PORTLAND, Ore. >> Facing a huge backlog of cases, prosecutors in Portland on Monday dropped more serious charges against the more than 100 protesters who have been arrested in the city since Donald Trump was elected president.
The protests continued on Monday as hundreds of high school students took to the streets, chanting slogans like “Peaceful Protest” and “No Trump, No KKK” as they marched across the city in the rain.
Almost a week of anti-Trump protests in Portland have ranged from peaceful to violent, when vandals smashed windows of businesses and cars and caused other mayhem. Portland Mayor Charlie Hales on Monday accused them of “criminal behavior.”
Police and prosecutors focused on the vandals, putting photos of them online and asking the public to help identify them or to contribute their own photos or video of them in the act of damaging property.
But nearly all of the more than 100 people who were arrested on charges such as attempted assault on a peace officer and disorderly conduct will instead receive traffic citations for failing to obey a police officer, according to a joint statement from Portland police and the Multnomah County District Attorney’s office. That offense is punishable by a fine of up to $1,000.
The statement said the “sheer number of arrests during protests over the last several days has been an exceptional event.”
The decision came as a surprise to some of those charged and their supporters who packed a courtroom in downtown Portland. They reacted with smiles and subdued calls of “yes!” when a woman from the DA’s office made the announcement about the more serious charges.
Earlier in the day, students walked out of at least four high schools and began an anti-Trump march through Portland, stopping first at city hall. Police did not interfere, but tweeted: “Parents encouraged to tell their kids to go back to school.”
Greg McKelvey, a protest organizer in Portland and head of an anti-Trump group called Portland’s Resistance, said local protesters are trying to coordinate with counterparts in New York, Washington, Austin, Texas, Oakland, California, Boston and several other cities.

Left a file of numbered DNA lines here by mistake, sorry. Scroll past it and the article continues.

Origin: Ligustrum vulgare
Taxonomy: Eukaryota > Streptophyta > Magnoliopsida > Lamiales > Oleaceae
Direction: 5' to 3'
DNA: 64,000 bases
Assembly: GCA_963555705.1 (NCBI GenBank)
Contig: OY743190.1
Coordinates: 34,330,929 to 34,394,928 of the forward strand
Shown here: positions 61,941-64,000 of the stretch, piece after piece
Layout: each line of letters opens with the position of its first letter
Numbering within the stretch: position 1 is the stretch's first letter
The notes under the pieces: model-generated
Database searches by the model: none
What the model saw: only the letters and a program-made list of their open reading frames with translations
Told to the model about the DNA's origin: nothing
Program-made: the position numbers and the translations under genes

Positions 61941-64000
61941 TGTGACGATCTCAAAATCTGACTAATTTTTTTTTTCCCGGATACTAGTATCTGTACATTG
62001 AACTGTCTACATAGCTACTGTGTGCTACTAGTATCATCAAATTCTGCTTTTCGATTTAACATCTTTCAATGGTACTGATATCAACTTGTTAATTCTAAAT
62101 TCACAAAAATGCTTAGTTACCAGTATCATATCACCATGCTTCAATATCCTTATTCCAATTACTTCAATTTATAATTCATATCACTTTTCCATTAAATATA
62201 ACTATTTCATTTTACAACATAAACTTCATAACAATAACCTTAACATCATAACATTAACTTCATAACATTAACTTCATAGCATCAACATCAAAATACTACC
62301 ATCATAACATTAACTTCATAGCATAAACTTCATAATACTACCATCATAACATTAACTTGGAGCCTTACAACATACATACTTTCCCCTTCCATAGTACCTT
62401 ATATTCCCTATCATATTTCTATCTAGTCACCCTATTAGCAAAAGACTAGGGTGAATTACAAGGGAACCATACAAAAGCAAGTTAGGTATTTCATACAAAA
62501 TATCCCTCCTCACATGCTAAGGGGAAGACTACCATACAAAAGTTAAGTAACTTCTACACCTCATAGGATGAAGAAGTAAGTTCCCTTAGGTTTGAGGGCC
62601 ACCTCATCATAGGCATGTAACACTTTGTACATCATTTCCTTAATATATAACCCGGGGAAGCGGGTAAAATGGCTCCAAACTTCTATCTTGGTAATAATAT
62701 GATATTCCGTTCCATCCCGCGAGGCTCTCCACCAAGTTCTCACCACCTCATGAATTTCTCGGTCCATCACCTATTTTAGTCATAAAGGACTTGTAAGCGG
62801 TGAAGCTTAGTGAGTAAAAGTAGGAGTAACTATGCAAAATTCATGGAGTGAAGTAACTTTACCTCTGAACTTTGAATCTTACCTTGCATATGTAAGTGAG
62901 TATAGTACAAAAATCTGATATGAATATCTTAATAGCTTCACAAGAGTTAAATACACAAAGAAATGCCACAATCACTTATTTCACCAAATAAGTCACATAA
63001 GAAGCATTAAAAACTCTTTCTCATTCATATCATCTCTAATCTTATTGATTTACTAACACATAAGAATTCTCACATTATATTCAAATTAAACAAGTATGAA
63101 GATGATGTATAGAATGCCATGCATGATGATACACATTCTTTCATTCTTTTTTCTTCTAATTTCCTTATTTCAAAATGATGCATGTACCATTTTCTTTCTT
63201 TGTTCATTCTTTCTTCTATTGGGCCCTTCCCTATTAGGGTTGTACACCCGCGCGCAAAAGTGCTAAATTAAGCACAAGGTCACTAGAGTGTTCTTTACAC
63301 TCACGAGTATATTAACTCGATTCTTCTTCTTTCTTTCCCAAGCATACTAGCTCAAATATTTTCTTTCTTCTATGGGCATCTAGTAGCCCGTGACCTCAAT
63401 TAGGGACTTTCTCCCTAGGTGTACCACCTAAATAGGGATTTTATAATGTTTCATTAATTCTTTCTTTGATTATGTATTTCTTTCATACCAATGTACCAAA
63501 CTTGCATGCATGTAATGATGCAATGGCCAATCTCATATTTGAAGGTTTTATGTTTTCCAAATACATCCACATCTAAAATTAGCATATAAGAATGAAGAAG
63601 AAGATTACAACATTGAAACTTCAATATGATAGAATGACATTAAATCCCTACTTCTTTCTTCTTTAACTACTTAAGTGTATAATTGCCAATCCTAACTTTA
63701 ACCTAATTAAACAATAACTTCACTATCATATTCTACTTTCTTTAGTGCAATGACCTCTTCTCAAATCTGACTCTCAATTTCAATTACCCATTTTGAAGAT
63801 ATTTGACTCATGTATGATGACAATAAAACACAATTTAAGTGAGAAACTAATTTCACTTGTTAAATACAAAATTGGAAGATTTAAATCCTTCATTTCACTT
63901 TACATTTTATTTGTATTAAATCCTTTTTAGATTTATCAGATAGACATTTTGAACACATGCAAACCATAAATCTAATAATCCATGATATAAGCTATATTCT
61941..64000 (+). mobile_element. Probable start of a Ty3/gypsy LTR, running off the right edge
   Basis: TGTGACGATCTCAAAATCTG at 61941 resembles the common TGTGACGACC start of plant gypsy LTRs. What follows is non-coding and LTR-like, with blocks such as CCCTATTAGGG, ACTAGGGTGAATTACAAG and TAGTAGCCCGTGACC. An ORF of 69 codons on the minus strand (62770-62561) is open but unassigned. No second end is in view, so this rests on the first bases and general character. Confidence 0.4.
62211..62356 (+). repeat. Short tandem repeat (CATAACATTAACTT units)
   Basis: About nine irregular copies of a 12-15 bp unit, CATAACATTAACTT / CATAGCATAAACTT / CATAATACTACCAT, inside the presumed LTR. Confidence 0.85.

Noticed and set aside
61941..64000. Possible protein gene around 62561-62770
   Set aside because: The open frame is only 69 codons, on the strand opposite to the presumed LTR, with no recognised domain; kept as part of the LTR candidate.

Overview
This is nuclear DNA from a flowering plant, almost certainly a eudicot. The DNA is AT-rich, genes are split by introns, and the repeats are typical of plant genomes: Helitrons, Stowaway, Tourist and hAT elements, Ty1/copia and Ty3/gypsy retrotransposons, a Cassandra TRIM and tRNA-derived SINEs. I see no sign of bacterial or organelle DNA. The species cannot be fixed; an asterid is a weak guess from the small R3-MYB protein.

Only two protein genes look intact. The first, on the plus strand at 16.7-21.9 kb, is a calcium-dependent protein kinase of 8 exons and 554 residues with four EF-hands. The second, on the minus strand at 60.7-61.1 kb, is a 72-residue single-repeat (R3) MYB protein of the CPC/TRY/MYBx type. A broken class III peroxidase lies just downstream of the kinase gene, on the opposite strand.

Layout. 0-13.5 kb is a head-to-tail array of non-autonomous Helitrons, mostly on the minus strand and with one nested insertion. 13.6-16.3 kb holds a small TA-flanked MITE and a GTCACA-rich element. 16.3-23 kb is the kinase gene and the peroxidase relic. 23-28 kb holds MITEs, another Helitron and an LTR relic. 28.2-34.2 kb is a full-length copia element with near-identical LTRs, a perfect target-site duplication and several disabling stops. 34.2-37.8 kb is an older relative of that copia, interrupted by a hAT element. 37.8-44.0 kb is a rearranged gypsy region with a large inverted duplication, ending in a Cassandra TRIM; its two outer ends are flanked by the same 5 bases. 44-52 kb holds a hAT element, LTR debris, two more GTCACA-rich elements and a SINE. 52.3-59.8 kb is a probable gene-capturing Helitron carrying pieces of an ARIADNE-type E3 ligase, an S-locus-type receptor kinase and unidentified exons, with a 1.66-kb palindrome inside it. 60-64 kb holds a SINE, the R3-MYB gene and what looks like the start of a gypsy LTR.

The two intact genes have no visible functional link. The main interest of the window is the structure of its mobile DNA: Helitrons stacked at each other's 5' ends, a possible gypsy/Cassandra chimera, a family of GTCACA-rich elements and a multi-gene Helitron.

“We’re going to go national, where we’re all organizing together,” he said in a telephone interview.
“Trump is going to be president, so we need to prepare for that,” McKelvey said. “Our group thinks the time to stop Donald Trump from becoming president was last Tuesday.”
He said Portland’s Resistance aims to make sure city and state governments are working on issues such as limiting climate change, advocating for single-parent health care and addressing racial disparities.
An online fundraising campaign to raise money for small businesses that were vandalized in the protests has received over $54,000. McKelvey, whose group renounces violence, is helping push for the funds.
Hales told Oregon Public Broadcasting that demonstrations can be peaceful, he but believes those in Portland are being used as cover for “outrageous, bad, criminal behavior.”
Police, meanwhile, announced that an 18-year-old who had been arrested in the shooting and wounding of an anti-Trump protester early Saturday was being released, after further investigation determined he was not the suspect.
They instead arrested a 14-year-old boy and placed him in a juvenile detention home on charges of attempted murder and unlawful use of a weapon. The driver of the car whose occupants confronted protesters is also charged in the case.
Follow Andrew Selsky on Twitter at http://twitter.com/andrewselsky.